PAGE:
The government is reportedly scrutinizing the tax-exempt status on municipal bonds as it heads into the “fiscal cliff.” However, disregarding the favorable tax treatment, muni bonds and exchange traded funds are still attractive investments.
Municipal bonds typically have higher yields, compared to other taxable government bonds, and the credit quality will improve along with a strengthening economy, writes Deborah Levine for MarketWatch. [What’s Behind the Muni Bond ETF Sell-Off?]
“With a reasonably favorable credit environment for municipalities, we still expect muni bonds will be the place to be,” Matt Tucker, head of fixed income strategy at iShares, said in the article.
“The role you expect muni bonds to play in your portfolio should not be for capital appreciation, but to provide income and diversity,” Tucker added.
Currently, the triple-A 10-year munis yield about 1.76%, or about as much as Treasury yields but they are more worthwhile for those in higher tax brackets. According to Bank of America Merrill Lynch, municipal bonds in general have returned 7.2% on average so far in 2012, with an effective yield of 2.6%. In comparison, Treasuries have returned around 2%, with an effective yield under 1%. [Muni ETFs Extend Losing Streak on Tax Jitters, Bond Flood]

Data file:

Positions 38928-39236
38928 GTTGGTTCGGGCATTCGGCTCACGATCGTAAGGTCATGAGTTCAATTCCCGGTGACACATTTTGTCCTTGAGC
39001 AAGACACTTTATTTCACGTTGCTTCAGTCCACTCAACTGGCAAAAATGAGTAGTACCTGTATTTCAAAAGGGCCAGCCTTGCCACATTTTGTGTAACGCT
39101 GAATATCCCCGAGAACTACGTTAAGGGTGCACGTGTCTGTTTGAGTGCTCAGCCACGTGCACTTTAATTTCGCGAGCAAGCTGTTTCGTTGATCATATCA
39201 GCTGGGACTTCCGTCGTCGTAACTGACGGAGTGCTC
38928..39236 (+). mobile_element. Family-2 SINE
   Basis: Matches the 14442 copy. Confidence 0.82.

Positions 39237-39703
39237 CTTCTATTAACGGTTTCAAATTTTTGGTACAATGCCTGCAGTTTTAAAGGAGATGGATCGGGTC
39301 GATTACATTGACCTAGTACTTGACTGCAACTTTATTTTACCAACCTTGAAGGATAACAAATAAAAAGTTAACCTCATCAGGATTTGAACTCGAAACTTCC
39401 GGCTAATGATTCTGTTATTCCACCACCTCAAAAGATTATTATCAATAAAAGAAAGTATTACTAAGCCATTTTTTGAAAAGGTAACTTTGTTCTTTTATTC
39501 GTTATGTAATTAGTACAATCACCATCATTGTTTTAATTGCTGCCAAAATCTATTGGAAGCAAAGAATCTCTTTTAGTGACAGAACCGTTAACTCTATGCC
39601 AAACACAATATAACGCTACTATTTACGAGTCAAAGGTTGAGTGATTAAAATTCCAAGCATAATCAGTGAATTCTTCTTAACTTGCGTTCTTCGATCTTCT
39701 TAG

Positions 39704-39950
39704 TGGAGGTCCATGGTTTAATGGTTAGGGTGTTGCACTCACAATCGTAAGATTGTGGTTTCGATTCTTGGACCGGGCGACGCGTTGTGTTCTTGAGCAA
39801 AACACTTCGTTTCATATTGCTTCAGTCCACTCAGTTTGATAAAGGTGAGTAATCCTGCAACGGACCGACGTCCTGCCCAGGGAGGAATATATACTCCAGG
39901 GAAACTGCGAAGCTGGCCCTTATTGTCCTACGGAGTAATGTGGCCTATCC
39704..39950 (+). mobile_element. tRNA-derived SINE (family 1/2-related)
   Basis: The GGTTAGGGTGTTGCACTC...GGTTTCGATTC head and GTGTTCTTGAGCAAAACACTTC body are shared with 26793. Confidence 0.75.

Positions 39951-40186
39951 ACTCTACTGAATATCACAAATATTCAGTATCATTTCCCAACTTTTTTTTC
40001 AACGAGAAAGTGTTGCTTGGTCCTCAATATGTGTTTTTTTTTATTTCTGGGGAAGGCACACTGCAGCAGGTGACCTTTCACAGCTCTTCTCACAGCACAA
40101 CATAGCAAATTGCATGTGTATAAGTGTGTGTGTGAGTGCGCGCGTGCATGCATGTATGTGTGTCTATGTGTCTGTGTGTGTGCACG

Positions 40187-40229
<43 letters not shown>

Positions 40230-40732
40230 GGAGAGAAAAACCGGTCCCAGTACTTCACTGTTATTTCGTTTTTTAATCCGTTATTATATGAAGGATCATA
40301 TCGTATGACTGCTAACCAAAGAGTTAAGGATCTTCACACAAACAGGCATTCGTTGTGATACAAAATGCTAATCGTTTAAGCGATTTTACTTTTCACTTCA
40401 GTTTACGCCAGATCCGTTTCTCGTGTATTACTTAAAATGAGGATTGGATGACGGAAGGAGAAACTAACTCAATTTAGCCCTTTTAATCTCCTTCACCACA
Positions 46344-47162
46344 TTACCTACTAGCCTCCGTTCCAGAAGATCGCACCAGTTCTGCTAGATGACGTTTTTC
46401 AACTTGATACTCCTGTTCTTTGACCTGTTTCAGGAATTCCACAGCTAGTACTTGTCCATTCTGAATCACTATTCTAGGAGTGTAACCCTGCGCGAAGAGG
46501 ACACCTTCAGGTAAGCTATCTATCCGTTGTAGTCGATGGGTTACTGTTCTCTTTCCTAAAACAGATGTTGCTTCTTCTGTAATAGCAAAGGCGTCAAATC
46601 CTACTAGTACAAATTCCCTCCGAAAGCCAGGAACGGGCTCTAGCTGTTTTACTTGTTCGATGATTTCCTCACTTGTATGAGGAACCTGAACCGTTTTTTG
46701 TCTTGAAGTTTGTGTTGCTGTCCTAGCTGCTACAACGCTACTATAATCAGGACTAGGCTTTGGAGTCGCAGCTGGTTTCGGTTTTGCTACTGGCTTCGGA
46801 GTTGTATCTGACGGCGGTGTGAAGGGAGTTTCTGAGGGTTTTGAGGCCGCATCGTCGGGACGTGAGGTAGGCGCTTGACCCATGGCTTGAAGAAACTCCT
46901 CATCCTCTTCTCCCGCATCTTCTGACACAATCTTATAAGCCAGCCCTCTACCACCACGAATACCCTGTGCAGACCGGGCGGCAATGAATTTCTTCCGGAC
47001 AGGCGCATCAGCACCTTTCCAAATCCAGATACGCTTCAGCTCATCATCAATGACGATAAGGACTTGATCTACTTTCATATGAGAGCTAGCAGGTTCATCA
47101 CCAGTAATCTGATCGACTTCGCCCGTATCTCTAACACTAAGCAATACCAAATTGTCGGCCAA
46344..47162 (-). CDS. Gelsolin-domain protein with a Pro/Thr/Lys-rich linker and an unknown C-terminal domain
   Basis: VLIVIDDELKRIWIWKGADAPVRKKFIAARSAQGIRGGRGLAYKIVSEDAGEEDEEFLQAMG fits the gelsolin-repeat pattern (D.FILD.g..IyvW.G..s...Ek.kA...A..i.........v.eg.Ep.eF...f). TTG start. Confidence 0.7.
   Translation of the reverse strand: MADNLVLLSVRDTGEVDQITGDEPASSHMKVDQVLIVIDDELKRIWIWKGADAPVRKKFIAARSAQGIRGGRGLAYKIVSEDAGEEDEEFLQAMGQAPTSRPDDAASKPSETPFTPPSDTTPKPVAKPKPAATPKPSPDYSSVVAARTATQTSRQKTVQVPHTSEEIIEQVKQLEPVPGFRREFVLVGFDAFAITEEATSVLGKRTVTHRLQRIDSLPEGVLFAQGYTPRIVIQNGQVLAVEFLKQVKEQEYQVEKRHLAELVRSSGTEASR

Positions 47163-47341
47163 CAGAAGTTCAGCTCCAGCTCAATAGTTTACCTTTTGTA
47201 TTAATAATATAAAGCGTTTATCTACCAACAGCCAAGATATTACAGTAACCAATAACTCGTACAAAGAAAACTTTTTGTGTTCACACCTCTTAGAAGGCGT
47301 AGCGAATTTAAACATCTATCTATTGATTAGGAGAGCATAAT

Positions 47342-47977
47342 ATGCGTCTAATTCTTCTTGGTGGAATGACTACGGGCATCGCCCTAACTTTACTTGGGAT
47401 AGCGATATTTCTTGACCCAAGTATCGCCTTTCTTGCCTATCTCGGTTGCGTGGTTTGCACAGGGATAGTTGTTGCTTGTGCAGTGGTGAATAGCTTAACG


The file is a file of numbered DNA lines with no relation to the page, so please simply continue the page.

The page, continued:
“Once you decide what your allocation to fixed income is, you look for the best alternatives within fixed income — and munis make the most sense,” Thomas Metzold, a muni bond manager at Eaton Vance, said.
As both parties get more creative in tackling the fiscal cliff, tax-free status on munis has come into question. If any changes do occur, it will affect a large number of investors – over half of all muni bond interest income was claimed by investors with under $200,000 incomes, according to the IRS. [Muni Bond ETFs Tumble on Tax-Break Speculation]
Nevertheless, this tax-exempt topic has been turned down in the past because it was seen as an effective subsidy for the states and benefited citizens. [Is the Tax-Exempt Status of Muni Bond ETFs in Jeopardy?]
High-yield municipal bond ETF options include:
- Market Vectors High Yield Municipal Index ETF (HYD) : 4.72% 30-day SEC yield
- SPDR Nuveen S&P High Yield Municipal Bond ETF (HYMB) : 4.16% 30-day SEC yield
Broad municipal bond ETFs include:
- iShares S&P National Municipal Bond Fund ETF (MUB) : 1.56% 30-day SEC yield
- SPDR Barclays Capital Municipal Bond ETF (TFI) : 1.56% 30-day SEC yield
For more information on munis, visit our municipal bonds category.
Max Chen contributed to this article.
The opinions and forecasts expressed herein are solely those of Tom Lydon, and may not actually come to pass. Information on this site should not be used or construed as an offer to sell, a solicitation of an offer to buy, or a recommendation for any product.